A genuine witch hunt

Georgia congressman Bob Barr targets the Army's approval of pagan religious groups

US News & World Report/June 14, 1999
By Joe Holley

When fire-breathing Rep. Bob Barr called for President Clinton's impeachment before anyone had even heard of Monica Lewinsky, critics called it a witch hunt. But this time Barr's targets really are witches.

The Republican congressman from Georgia is incensed at the Pentagon for allowing pagan rituals to be practiced on U.S. military bases. And he's determined to put the kibosh on it.

In August 1997, Fort Hood near Austin, Texas, became the first military outpost to sanction the practice of the Wicca religion. Since then, at least five other installations have followed suit. Among them: Fort Polk, La., Fort Wainwright, Ark., and Kedena Base in Okinawa.

Fort Hood's Wicca group-called Open Circle-is sponsored by the San Antonio-based Sacred Well Congregation of Texas. Although the mention of Wicca, the largest of the neopagan sects, conjures up images of black-clad crones chanting magical incantations, members consider themselves practitioners of a nature-based, positive religion that seeks to capture the spirit of ancient beliefs. The Fort Hood witches-whose numbers range from 40 to 200-conduct their monthly rituals at a Boy Scout camp on base.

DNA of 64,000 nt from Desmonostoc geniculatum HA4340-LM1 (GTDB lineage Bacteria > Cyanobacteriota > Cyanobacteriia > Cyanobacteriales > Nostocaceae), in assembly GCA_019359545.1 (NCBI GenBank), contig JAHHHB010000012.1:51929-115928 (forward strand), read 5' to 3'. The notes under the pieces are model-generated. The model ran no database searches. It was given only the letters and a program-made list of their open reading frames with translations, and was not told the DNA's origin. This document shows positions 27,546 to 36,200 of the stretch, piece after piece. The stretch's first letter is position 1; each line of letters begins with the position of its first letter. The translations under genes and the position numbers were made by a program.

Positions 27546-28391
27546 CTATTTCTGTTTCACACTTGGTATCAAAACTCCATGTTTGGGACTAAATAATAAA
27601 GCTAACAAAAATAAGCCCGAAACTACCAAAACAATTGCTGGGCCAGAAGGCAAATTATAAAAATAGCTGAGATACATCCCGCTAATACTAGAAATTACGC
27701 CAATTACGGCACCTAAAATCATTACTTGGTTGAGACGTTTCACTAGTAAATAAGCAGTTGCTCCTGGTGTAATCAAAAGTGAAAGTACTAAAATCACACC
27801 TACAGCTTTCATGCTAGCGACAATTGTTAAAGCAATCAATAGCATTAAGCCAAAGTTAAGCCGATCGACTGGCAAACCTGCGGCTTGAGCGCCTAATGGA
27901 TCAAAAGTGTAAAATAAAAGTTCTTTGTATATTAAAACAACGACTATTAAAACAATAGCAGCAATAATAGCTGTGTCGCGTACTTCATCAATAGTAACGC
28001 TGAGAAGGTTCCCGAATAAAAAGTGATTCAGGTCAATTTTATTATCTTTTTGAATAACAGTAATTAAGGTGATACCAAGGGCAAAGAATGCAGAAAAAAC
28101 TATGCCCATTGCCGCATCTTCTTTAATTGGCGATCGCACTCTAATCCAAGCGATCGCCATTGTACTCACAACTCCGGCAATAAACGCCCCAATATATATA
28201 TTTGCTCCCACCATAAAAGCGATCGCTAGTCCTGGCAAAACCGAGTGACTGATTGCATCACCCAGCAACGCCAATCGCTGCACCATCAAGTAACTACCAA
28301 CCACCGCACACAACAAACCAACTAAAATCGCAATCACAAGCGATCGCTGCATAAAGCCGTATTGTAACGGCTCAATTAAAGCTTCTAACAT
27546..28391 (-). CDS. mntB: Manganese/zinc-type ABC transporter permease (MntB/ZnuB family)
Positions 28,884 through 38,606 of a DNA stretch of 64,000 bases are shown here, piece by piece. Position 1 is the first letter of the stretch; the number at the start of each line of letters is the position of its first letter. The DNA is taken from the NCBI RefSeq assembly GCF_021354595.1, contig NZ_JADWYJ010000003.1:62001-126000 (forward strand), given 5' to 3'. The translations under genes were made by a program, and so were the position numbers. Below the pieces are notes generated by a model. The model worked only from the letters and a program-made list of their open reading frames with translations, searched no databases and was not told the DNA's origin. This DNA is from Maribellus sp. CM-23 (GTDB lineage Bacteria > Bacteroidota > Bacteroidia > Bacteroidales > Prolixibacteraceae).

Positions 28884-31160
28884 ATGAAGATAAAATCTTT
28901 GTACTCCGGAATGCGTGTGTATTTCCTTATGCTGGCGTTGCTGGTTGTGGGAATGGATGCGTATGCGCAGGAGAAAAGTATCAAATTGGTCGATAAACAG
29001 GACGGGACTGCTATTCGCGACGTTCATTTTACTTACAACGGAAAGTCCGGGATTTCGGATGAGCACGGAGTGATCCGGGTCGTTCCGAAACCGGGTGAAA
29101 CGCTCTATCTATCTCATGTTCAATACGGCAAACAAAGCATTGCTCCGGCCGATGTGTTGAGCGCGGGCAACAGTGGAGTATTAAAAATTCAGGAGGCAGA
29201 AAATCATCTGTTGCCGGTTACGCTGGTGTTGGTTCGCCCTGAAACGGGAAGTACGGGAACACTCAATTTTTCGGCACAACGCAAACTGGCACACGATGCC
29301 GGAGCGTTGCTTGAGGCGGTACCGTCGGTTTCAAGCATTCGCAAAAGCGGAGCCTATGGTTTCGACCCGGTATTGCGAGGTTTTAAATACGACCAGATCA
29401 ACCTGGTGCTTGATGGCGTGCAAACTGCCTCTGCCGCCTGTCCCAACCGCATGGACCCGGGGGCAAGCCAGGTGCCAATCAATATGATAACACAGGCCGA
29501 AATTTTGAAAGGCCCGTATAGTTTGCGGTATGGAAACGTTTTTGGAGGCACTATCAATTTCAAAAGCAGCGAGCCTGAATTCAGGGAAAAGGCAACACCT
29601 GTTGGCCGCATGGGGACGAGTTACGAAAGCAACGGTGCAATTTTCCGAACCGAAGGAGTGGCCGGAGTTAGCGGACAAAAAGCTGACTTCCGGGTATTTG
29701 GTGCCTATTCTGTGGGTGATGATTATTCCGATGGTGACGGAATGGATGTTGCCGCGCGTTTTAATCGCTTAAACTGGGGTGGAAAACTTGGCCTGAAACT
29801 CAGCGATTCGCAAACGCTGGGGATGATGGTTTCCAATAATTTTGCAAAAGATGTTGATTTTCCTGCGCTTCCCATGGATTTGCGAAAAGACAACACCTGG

For today's heterogeneous U.S. Army, the practice is basically business as usual. "As far as we are concerned, they are a religious organization providing for the spiritual needs of our soldiers," says Lt. Col. Benjamin Santos, Fort Hood spokesman, explaining the Army's decision to sanction the practice on bases.

A Defense Department official says that it would be unconstitutional for the DOD to "evaluate or judge the merits of specific faiths." The only ground rules: that all religious services adhere to health and safety standards and maintain "good order and discipline."

But Barr begs to differ. "This move sets a dangerous precedent that could easily result in the practice of all sorts of bizarre practices being supported by the military under the rubric of 'religion,'" he wrote in a letter to military officials and congressional leaders last month. "What's next? Will armored divisions be forced to travel with sacrificial animals for satanic rituals? Will Rastafarians demand the inclusion of ritualistic marijuana cigarettes in their rations?"

Now, says Barr, he "intends to pursue this issue legislatively."

He recently tried to amend a de-fense authorization bill to prohibit the practice of Wicca or any other form of witchcraft at Defense Department facilities. The measure was nixed on procedural grounds.

But Barr says he'll try again-and again. That's the sort of spell that only a congressman can cast.

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